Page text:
Solar panels do not work that well. Often far below expectations.
And few know it. Not the owners who depend on power. Not the bankers who finance it. Not the brokers who insure it.
And not the government agencies who subsidize it.
There I said it: The nasty little secret of the solar business. And I said it right at a time when we who believe in solar are under public scrutiny like never before.
But if we who love solar and alternative energy do not put our house in order, those who believe solar is some kind of government-funded shell-game will do it for us. This would be a disaster for our country.
So let’s talk.
If you listen to the mostly-Chinese manufacturers, solar panels work great. They can be expected to degrade about 0.5% a year. So that is how we build the economic models to finance, insure and subsidize the larger solar systems.
In the real world, we are just starting to find out how bogus many of those predictions are. The National Renewable Energy Laboratory says that panels can degrade as much as 4.5% a year. Or more. Put that in your pro forma and see what your banker and insurance agent — or Congressman — say about that.
The latest issue of the leading industry trade journal Photovoltaics International, asks the question: “What is the real quality of the products I am buying?”
Short answer: Nobody knows. In Italy last year, “they discovered that after one year in the field, over 90% of the (solar panels) from a one megawatt project began to delaminate and ended up on the ground.”
Delaminate: Scientific talk for falling apart. And these panels had all the standard certifications.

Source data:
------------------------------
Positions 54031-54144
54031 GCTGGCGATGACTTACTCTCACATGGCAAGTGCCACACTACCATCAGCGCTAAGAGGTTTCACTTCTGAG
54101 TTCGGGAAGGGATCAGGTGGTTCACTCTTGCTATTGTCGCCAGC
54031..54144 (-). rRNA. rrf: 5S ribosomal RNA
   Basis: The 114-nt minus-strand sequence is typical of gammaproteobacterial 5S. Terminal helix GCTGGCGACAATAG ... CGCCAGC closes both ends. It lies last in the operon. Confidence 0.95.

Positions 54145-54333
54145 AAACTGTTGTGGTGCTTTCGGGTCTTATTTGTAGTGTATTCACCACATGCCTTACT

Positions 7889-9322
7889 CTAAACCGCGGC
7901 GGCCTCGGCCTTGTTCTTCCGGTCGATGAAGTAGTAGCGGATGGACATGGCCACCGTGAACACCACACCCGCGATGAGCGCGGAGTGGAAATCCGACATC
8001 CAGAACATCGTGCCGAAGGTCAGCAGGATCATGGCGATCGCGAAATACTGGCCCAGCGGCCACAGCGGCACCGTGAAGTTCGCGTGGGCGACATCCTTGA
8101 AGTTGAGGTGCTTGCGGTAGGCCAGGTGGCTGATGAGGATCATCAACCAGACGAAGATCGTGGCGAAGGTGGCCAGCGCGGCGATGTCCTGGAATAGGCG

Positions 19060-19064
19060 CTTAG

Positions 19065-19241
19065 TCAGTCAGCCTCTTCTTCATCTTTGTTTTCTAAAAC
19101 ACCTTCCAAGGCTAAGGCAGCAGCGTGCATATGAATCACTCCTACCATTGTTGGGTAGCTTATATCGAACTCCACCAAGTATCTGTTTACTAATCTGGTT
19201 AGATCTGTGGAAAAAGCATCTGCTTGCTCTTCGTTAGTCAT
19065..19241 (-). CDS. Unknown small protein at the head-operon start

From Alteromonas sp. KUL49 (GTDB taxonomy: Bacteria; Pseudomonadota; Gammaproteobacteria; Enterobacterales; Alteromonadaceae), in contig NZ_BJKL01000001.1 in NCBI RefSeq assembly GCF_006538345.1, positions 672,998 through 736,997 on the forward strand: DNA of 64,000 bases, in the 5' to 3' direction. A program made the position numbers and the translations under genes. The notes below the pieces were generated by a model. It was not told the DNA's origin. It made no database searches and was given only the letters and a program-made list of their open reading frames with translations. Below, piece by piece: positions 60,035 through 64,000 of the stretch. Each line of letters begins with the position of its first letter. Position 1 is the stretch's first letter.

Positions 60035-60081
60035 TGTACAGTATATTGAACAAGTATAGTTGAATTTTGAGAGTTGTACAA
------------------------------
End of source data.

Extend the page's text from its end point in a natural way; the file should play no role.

In Australia, a leading newspaper called bad solar equipment a “ticking time bomb.” PV Magazine recently reported on a German conference where speakers wondered why quality in the photovoltaic industry has yet to reach its epitome.” That is a polite way of asking ‘when is it going to start?’
As much as we do not know about the problems with solar components before installation, we know even less about how solar panels perform after. That is because until recently we only knew what a system of 10,000 panels was doing all together, not separately. But all the action takes place at the panel level. And if you know nothing about that, you are flying blind.
In 2009, Google found that after it cleaned its panels, energy doubled. Eight months later, it cleaned them again, and energy went up 37%.
Afterward, Google figured out how much they know about what was really happening with its system. Almost nothing.
On slide 14 of a July 2009 report on its solar panels, Google Winnie Lam
“It would be difficult to detect manufacturer defects or accidental damage by data analysis alone, unless the damage impacts >~20% of the solar panels in that building.”
Translation: Google knew when the panels were on and off, and that is about it.
Now Google is just about the smartest group of people in the world. So I am not picking on them. Just the opposite: I am congratulating them for figuring out what they knew about their own solar panels. Not much.
Solar production in the field can go bad for dozens and dozens of reasons: An errant golf ball. A passing flock of geese. Bullets. Leaves. Shadows. Dirt. And of course the plain old mechanical breakdowns listed above.
If a leaf or bird dropping prevents the sun from hitting part of your solar array, that knocks out solar production in an area 36 times the obstruction.
In Google’s case, a nearby farm was kicking up dirt from plowing at intermittent intervals. Google figured out that it did not make much sense to say ‘clean the panels twice a year,’ because the correct answer is clean the panels, or fix the panels, when they need it.
They just had no way of knowing when they needed it. That is because until recently, panel level monitors have not been available for larger systems. Now they are.
Today, large system owners are able to know when their systems need cleaning, when they need to replace panels, and which ones to replace.
The stakes are huge.
Increasing production by 1% can increase profits by 10%. So better management pays off very quickly.
And best of all, you don’t have your college interns reminding you that if you can’t measure it, you can’t manage it. Because now you can.
Ray Burgess is President & CEO of Solar Power Technologies, a Texas-based solar monitoring company that has developed a wireless mesh network to collect data from solar systems.